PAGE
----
The Three-Legged Retirement Stool
The metaphor of thinking about retirement as a three-legged stool was very popular with the post WW II generation. Each leg of the stool represented a component to funding retirement and it was necessary to have all three components to have a successful retirement. The thinking was that if even one of the components was weak or missing, the retiree would fall off the stool and have a much lower chance at a successful retirement.
The three legs of the stool are social security, pensions and personal savings.
Social Security should never be thought of as something that will completely support an individual in retirement. It was not created to do so. It was created only to help supplement retirees’ income. Benefits are calculated based on wage history and number of years of employment. If you did not work outside the home, but were married for ten years or longer then you could qualify for a spousal benefit. In the days of “file and suspend,” there were several different claiming strategies that could be analyzed to maximize benefits. Many of those strategies are no longer available and no one knows what the future will hold for social security. In 1945, there were 42 workers to support every beneficiary. By 2030, there will be only 2 workers to support each beneficiary. Certainly younger workers will wait longer before collecting benefits and will probably be collecting less. With a projected decrease in social security benefits, more weight is shifted to the other two legs of the stool.
At one time, pensions were the norm and represented another source of income for a large percentage of retirees. In 1983, 60% of employees of Fortune 500 companies were covered by pension plans. Today, fewer than 12% of new employees are offered any type of defined benefit pension plan. Companies realized that they could shift the burden of the uncertainty of the future to employees and also completely sever their relationship with retiring employees if they switched from defined benefit plans to defined contribution plans. In these plans, employees save for retirement with their own pretax dollars. With pensions becoming mostly a thing of the past, even more weight has been shifted to savings, the third leg of the stool.
Personal savings will now represent the most significant leg of the stool for retirees. These savings include saving in company sponsored plans such as 401(k) or 403(b) plans. Since these plans are being funded with participants’ money rather than the company’s, they fall under personal savings rather than the pension leg. However, many people falsely believe that if they maximize their 401(k) contributions, they will have enough for retirement when combined with what little they will get from social security. If they do not take the time to map out a realistic expectation of retirement, they will be very disappointed. A well thought out and properly maintained financial plan will help savers understand that it takes more than maxing out a 401(k) to have a successful retirement. We recommend:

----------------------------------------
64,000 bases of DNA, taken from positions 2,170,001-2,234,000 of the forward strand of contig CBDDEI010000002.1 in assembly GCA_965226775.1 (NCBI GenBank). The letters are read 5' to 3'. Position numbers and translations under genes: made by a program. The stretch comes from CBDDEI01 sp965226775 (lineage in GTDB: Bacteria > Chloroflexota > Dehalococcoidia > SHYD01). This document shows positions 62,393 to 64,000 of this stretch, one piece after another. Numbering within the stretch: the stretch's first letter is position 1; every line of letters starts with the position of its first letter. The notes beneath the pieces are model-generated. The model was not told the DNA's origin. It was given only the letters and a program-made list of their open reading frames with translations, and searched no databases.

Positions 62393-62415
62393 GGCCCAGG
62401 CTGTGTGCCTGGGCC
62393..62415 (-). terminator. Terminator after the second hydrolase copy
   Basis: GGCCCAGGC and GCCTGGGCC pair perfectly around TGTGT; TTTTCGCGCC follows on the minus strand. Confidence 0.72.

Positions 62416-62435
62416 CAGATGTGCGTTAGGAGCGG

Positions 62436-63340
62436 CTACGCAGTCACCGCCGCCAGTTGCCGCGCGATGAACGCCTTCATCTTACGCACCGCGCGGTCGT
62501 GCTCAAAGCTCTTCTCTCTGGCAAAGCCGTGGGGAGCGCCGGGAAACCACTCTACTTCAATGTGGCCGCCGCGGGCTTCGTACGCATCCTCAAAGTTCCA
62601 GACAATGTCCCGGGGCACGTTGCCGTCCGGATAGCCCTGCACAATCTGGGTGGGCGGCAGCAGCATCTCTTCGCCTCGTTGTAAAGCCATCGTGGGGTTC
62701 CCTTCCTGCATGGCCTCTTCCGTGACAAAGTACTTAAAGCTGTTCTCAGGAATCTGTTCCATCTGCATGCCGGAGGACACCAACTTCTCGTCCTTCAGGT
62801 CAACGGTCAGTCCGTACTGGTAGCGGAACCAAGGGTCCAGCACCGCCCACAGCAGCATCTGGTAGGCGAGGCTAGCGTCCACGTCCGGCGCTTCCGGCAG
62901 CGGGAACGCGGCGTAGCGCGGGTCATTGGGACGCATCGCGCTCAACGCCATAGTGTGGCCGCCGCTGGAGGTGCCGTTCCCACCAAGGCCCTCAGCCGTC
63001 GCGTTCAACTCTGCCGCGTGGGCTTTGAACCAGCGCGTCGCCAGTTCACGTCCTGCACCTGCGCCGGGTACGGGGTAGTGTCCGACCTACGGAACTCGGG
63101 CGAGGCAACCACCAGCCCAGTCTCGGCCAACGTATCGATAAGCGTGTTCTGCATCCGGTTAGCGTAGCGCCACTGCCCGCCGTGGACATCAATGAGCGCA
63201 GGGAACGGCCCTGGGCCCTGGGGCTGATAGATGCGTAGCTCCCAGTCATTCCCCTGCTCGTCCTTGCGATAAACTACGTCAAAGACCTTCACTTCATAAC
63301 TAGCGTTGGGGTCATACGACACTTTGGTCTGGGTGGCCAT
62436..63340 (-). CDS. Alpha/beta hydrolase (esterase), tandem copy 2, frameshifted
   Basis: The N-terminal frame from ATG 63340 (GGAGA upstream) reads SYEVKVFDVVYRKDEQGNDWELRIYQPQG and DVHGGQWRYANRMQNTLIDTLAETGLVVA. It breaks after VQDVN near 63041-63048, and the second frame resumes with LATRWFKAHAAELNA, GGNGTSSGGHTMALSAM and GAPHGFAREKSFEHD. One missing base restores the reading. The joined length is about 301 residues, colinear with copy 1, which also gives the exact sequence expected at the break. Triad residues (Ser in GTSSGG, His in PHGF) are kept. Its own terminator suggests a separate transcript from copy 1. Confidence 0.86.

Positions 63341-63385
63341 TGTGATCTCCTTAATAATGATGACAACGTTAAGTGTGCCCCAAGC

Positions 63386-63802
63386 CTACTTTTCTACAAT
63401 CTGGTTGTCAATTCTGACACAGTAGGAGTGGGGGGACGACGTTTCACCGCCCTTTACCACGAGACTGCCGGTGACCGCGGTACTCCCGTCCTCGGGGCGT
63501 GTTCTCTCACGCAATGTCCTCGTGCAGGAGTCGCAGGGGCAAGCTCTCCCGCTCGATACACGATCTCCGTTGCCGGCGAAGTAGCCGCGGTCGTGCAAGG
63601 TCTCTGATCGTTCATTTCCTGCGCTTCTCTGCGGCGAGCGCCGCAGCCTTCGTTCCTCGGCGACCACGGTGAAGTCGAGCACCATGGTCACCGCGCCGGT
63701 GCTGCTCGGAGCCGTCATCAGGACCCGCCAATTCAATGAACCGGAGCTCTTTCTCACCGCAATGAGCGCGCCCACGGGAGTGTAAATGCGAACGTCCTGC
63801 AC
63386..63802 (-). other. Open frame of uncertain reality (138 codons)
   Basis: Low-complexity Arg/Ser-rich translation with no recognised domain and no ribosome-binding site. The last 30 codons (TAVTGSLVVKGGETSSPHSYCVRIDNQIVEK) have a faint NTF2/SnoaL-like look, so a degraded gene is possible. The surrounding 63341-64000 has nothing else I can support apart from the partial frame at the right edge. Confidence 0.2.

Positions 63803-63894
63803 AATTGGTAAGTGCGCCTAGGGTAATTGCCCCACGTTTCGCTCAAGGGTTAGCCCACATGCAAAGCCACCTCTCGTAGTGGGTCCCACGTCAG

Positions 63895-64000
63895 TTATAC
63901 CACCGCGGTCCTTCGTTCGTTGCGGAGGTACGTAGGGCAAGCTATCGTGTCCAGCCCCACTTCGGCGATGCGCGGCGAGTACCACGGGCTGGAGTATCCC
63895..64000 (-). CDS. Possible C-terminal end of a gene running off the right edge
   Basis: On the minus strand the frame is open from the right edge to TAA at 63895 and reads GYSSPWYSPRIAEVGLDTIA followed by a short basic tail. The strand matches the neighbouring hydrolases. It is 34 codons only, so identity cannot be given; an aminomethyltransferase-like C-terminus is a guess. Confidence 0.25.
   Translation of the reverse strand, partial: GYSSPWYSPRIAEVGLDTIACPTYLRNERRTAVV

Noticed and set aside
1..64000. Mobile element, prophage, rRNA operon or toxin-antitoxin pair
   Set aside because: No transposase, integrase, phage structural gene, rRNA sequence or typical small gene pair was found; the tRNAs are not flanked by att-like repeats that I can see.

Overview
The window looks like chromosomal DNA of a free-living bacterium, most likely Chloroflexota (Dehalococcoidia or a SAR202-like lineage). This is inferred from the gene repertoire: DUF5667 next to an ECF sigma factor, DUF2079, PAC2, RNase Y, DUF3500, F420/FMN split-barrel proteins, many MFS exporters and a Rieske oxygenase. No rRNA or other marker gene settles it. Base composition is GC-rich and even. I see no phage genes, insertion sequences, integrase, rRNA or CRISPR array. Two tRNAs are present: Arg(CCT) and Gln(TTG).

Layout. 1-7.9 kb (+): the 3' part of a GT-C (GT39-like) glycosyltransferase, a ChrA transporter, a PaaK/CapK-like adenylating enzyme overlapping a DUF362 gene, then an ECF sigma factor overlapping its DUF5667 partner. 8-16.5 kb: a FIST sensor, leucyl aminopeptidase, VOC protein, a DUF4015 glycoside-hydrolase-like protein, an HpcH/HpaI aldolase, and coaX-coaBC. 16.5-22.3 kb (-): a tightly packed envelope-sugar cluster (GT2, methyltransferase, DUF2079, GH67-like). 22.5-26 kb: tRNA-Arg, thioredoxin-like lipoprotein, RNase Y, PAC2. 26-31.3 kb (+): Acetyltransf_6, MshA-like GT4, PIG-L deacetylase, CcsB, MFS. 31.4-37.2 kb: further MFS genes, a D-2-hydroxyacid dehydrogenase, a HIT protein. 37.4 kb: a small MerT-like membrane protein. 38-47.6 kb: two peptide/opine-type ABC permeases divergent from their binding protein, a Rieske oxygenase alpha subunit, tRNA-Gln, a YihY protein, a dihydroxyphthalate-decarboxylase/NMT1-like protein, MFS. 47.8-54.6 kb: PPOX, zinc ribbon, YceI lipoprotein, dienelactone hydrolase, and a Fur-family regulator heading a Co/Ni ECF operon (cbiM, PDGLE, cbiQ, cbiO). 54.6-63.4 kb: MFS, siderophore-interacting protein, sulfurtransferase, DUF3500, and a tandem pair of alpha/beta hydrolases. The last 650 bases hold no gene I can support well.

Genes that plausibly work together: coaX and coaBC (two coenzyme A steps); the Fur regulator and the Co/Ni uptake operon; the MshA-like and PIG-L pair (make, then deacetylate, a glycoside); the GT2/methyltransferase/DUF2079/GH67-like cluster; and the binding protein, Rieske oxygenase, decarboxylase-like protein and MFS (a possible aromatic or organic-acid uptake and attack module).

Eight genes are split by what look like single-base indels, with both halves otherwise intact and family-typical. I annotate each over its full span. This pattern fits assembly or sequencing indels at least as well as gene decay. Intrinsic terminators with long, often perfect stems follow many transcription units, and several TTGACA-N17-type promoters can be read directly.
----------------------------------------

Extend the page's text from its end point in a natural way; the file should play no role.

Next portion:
- Always max out any company retirement plans as this is funded with pretax dollars and employers will often offer a match (free money!) up to 6%.
- If you are eligible to fund other retirement vehicles, such as a Roth IRA, take advantage of that as the savings in the Roth IRA are post-tax that will grow tax free and have no required minimum distribution(RMD.)
- Whenever you get a raise, pay yourself first in the form of forced savings. These funds will be used to set up an emergency fund first, and will then build the basis for taxable investment accounts.
- Build a model to understand retirement savings needs and update that model frequently. Life happens with mortgages, children, emergencies, etc., and it is very easy to forget the goal of retirement. A plan will help prioritize needs over wants or wishes, and help lessen impulse spending. It will also help you understand when the best time will be to claim social security in order to maximize your benefits.
- Do not rely on the equity in your home for retirement. Many people believe that they will downsize and put some equity into their portfolios for retirement only to find that many of the downsized properties are more expensive than they believed and actually price themselves out of markets. Home equity should be saved for absolute emergencies or moving to the next phase of their life.
Given that two of the three legs of the “retirement stool” are diminishing, it is important to think of ways to help prop up the stool. Part time employment in retirement is becoming more and more popular. Many retirees find the shift to full retirement difficult, and part time work can be rewarding and helps supplement other income streams. Annuities do provide guaranteed income, but very few people understand the full cost of that guaranteed income. Work with a professional who will help your money grow for your future and help keep your retirement on track.
To shore up the retirement stool, have a plan in place and update it at least every 18 months to ensure that when you rely on that stool for retirement, none of the legs collapse beneath you.